Re: Java front end? (Richard A. O'Keefe)
26 Feb 1996 10:39:31 -0500

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From: (Richard A. O'Keefe)
Newsgroups: comp.compilers
Date: 26 Feb 1996 10:39:31 -0500
Organization: Comp Sci, RMIT, Melbourne, Australia
References: 96-02-275 96-02-278
Keywords: Java, lex, parse

I asked:
> There is a student here who is interested in building a style checker
> for Java as a project. It would save him a lot of time, and result in
> a more powerful checker for everyone, if he could start from an
> existing Java front end.

Thank you VERY much all you nice people who told me places to look.
I've pulled one lex/yacc version over already. (Steve_Kilbane) writes:
>Have you approached Sun on this? When the Alpha came out, the
>licence to the sources was free, I think. You pretty much just had
>to email them saying you wouldn't sell anything based on it.

No I haven't. I expect the student will, however. On the other hand,
if his project is successful, we'd like to be able to give the source
code for the style checker away free to all comers, and Sun might not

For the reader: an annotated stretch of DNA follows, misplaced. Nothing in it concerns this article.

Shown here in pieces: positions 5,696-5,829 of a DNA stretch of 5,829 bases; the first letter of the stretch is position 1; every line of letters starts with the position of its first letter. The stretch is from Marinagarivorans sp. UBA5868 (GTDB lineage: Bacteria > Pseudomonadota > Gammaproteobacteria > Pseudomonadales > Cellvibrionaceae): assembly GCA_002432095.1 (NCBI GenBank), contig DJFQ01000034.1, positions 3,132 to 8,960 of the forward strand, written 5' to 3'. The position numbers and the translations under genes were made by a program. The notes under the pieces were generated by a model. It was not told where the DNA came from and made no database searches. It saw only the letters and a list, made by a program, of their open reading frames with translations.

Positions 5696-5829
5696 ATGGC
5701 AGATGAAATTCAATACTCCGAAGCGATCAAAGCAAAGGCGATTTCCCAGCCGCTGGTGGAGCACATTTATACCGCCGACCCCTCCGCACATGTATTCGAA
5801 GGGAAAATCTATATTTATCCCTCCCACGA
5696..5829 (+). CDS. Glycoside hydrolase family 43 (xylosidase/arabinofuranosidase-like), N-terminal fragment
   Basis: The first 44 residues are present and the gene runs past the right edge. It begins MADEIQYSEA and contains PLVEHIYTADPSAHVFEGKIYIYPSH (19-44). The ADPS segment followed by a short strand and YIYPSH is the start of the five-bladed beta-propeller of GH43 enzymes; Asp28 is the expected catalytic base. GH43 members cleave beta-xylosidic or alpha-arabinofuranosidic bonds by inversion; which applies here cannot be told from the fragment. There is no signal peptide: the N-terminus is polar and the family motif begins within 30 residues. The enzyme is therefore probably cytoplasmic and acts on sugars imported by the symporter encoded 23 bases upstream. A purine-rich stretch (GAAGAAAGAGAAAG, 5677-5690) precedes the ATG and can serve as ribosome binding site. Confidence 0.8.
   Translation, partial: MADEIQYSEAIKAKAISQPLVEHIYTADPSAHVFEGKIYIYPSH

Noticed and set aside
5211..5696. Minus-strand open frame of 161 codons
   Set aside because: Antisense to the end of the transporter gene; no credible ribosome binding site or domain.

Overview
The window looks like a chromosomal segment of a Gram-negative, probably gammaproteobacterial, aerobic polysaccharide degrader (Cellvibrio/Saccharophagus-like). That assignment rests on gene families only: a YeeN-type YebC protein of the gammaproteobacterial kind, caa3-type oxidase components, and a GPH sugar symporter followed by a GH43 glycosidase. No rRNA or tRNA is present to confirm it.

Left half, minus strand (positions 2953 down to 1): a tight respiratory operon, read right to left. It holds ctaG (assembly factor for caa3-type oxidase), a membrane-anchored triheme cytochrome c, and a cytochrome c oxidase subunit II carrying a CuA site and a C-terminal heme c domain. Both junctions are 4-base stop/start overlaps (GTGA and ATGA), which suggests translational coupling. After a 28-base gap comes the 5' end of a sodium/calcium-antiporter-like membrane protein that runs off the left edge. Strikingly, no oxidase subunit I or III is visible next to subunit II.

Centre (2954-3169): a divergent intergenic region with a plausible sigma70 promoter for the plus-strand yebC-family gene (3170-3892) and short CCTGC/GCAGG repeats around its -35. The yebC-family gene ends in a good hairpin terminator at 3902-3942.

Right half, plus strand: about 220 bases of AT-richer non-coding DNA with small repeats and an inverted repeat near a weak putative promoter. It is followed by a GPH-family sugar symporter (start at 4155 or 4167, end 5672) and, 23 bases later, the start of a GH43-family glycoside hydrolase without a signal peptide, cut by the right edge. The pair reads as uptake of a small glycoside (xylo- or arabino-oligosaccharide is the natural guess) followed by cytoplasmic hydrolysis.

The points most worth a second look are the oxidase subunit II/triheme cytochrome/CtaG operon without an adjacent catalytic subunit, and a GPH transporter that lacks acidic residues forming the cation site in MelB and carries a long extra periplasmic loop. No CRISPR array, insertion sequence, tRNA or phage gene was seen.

be too happy about that.

I note that an important aspect of any such tool is factoring it. For
Ada, there was DIANA and there is ASIS; the idea being that one
"group" can produce an Ada->DIANA or Ada->ASIS parser, producing an
annotated data structure, and another "group" can produce a software
engineering tool (cross-referencer or whatever) that uses a standard
interface to walk over this data structure. You want to preserve
source location information (file/line/column), comments, and so on.

It would be really nice if there were a JSIS specification.

Are there any other languages besides Ada where there is an official
or semi-official interface like ASIS? In a sense, Lisp has one,
because Lisp programs have a standard representation as data
structures, and the tools for building a code-walker are there in the
language, though source location and comments have been lost. (One of
my gripes about UNIX support for C is that 'cscope' is there and
builds a data base that could be useful for all sorts of things, but
the xyzs don't tell you what the format of that data base is.)

Richard A. O'Keefe;; RMIT Comp.Sci.

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